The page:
Out of ‘Stealth’ Mode, QurAlis Expects First QRL-201 Trial in 2022
The stem cell technology company said it is now conducting formal preclinical studies to assess QRL-201’s therapeutic potential, and expects to use the data it collects to support the future launch of first-in-human trials.
“We are excited to bring QRL-201 out of stealth and continue advancing our program to the clinic so that we can bring this potentially transformative treatment to patients rapidly,” Kasper Roet, PhD, QurAlis’ CEO and co-founder, said in a press release.
There is no cure for ALS and the two therapies approved for its treatment have shown only a mild effect in slowing disease progression. Thus, current disease management is mostly limited to supportive care.
QRL-201 is a first-in-class molecule that works by increasing the production of stathmin-2, a protein essential for neuronal growth and repair that is found at lower-than-normal levels in nearly all ALS patients.
In animal models, loss of the STMN2 gene, which contains the instructions to produce stathmin-2, caused nerve cell fiber degeneration, which is the primary functional deficit leading to paralysis in ALS patients.
Previous research led by Kevin Eggan, PhD, QurAlis’ co-founder and a Harvard University professor, showed that stathmin-2 deficiency in ALS patients is caused by impaired function of TDP43, a protein that regulates gene activity by binding to DNA and RNA.
In most people with ALS, TDP43 — which is typically found in the cell’s nucleus, the control center where the genetic information is kept — is instead located outside the nucleus, where it accumulates and forms toxic clumps that impair nerve cell function.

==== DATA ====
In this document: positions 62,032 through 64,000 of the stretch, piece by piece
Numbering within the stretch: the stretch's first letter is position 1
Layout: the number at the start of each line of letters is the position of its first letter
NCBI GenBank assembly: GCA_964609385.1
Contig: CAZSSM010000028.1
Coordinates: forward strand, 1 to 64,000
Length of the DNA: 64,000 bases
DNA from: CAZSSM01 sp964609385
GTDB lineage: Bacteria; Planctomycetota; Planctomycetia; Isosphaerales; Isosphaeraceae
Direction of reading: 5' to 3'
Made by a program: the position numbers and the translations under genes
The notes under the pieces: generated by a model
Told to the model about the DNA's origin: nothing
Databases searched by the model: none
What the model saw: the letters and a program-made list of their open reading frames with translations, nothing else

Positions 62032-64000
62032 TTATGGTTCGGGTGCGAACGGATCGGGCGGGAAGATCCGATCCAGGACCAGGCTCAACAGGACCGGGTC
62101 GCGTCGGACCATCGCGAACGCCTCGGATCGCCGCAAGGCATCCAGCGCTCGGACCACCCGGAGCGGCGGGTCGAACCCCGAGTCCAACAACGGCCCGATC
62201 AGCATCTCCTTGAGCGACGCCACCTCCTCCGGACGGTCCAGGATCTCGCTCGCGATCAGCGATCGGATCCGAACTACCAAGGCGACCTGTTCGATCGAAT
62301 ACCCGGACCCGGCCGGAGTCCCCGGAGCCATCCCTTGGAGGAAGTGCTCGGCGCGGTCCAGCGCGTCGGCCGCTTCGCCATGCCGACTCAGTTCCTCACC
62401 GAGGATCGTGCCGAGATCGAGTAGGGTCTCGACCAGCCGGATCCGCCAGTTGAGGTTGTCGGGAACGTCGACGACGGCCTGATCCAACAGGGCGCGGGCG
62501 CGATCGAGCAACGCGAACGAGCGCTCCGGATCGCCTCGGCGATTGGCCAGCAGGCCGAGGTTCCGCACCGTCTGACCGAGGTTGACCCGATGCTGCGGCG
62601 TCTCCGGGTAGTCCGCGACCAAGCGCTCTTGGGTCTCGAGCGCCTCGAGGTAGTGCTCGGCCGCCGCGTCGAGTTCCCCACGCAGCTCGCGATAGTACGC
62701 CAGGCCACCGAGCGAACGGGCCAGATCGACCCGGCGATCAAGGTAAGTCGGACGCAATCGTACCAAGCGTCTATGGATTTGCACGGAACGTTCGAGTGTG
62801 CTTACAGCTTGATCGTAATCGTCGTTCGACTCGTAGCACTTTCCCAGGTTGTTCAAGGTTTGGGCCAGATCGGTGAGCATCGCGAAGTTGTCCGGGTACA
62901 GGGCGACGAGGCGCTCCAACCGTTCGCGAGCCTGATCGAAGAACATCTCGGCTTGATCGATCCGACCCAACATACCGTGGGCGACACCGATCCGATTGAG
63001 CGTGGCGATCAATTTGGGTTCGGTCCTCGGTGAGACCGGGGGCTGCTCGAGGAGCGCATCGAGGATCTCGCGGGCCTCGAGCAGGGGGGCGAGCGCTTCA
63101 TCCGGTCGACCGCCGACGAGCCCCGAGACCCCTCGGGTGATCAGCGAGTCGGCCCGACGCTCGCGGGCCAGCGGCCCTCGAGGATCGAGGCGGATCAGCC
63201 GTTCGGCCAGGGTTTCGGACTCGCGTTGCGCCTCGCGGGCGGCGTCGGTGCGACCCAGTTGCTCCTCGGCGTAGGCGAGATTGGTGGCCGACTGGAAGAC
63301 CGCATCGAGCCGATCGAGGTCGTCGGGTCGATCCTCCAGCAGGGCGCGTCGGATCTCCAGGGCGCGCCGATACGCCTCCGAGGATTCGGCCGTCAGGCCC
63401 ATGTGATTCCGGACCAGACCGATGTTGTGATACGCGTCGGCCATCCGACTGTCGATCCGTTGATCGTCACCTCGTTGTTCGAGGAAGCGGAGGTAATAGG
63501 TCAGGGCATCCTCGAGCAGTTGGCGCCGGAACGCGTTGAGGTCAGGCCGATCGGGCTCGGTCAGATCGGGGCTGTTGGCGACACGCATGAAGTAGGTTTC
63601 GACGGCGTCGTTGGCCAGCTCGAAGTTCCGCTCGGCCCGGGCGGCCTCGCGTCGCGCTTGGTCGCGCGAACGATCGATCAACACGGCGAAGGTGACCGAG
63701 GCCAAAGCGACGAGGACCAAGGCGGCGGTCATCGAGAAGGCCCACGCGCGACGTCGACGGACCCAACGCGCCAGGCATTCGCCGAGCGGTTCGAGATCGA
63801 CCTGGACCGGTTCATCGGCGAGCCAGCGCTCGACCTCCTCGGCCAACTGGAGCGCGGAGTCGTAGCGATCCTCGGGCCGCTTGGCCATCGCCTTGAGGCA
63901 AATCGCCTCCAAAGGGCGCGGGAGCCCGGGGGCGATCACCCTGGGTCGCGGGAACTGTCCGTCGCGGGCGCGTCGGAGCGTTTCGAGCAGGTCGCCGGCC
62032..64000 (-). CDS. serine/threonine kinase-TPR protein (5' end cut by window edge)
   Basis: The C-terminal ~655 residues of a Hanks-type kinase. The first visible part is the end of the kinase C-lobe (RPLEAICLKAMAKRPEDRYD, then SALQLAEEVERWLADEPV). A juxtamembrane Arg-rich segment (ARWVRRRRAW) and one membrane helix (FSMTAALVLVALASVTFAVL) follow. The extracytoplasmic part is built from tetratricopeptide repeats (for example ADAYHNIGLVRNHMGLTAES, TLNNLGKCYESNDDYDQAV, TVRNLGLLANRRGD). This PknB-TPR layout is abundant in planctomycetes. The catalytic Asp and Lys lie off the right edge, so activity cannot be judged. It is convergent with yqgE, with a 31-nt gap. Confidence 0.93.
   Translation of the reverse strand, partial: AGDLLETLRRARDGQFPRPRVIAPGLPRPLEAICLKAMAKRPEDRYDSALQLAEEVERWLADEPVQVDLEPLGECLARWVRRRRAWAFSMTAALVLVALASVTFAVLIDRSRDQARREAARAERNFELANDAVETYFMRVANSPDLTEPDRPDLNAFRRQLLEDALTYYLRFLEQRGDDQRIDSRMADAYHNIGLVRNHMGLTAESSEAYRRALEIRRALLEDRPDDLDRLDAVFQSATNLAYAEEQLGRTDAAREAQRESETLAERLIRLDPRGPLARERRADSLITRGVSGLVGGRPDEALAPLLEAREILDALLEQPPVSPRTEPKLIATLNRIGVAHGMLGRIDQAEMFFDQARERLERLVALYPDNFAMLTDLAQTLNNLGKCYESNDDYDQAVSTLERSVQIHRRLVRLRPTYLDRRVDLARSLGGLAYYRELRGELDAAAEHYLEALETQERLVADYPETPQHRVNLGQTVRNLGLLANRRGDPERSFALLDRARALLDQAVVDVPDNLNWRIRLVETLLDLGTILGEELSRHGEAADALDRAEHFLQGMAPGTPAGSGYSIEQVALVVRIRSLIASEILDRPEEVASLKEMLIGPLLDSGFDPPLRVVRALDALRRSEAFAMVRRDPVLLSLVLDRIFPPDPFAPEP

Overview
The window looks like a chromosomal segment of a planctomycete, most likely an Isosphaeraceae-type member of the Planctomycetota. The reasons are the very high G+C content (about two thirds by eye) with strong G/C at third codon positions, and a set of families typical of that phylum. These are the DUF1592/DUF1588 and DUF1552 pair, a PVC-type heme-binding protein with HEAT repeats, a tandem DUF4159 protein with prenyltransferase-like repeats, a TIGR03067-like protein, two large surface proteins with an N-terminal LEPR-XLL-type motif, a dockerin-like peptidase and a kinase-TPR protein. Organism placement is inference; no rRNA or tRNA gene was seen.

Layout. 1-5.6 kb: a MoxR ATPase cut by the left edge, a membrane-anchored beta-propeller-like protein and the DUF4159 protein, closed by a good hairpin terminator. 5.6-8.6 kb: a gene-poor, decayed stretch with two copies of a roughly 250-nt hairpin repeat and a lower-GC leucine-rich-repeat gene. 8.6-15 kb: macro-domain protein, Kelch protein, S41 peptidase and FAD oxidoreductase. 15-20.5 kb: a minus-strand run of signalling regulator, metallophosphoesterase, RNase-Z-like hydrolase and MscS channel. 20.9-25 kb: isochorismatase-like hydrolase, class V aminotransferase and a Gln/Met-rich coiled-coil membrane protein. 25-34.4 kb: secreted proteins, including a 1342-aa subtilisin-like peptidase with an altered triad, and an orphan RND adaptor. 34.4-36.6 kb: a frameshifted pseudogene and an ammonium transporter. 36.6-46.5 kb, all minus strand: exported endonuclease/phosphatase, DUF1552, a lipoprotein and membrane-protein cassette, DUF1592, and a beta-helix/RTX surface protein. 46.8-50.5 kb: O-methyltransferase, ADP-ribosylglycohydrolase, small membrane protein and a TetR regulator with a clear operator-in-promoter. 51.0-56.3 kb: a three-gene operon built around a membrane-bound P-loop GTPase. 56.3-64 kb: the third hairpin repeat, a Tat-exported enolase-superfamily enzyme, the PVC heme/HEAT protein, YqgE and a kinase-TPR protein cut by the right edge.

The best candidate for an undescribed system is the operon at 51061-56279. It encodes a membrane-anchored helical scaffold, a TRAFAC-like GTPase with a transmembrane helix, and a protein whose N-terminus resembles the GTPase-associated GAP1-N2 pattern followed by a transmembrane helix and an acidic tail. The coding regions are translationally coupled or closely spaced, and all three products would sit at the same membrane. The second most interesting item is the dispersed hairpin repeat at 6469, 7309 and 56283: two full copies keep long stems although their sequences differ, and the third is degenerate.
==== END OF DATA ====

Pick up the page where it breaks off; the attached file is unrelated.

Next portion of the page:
Notably, Eggan and his team found that TDP43 typically prevents the inclusion of a cryptic exon in STMN2’s messenger RNA or mRNA.
mRNA is the intermediate molecule derived from DNA that guides protein production. Exons are the sections of a gene containing the information necessary to build proteins, and cryptic exons are smaller sections that are normally excluded from the mature mRNA molecule.
The absence of TDP43 in the nucleus was found to promote the inclusion of this cryptic exon in STMN2’s mRNA, leading to an early stop in protein production and the generation of a shorter, non-working stathmin-2.
Importantly, Eggan’s research also showed that restoring stathmin-2 levels could rescue impaired neuronal repair in lab-grown human motor neurons with TDP43 deficiency — a cellular model that mimics what happens in ALS patients.
As such, QRL-201 “could potentially benefit ALS patients who have a loss of STMN2 due to TDP43 [mislocalization] which could in turn slow disease progression,” Roet said.
He added that QurAlis’ therapeutic strategy “is based on the groundbreaking discovery of Dr. Eggan which solidifies our understanding of ALS because the regulation of STMN2 provides a genetic precision medicine target for sporadic ALS patients.”
QurAlis now is announcing its nomination of QRL-201 as its development candidate for treating ALS. The company expects to launch its first clinical trial of QRL-201 in the second half of 2022.
According to Roet, one challenge of developing the treatment candidate is that STMN2’s cryptic exon is only present in humans and great apes, and does not exist in animal models.
Thus, researchers had to “rely on human stem cell models to understand the development of ALS in sub-groups of patients, to identify precision medicine targets, and to test potential therapeutic molecules,” Roet said.
The company also announced a second year of funding from Target ALS and the Association for Frontotemporal Degeneration that’s meant to help identify biomarkers and viable treatments for ALS and frontotemporal dementia (FTD). FTD is the most common form of dementia and also is associated with TDP43 mislocalization and toxic clumps.
In collaboration with the University of Massachusetts Medical School and Harvard University, QurAlis won a 2020 grant to explore therapeutic approaches to restore stathmin 2’s normal production, which likely led to the development of QRL-201.
The scientists also used the grant monies to develop a rodent model for drug discovery in ALS and FTD, to discover potential treatment candidates, and to identify biomarkers that help determine if therapeutic candidates are working as intended in patients.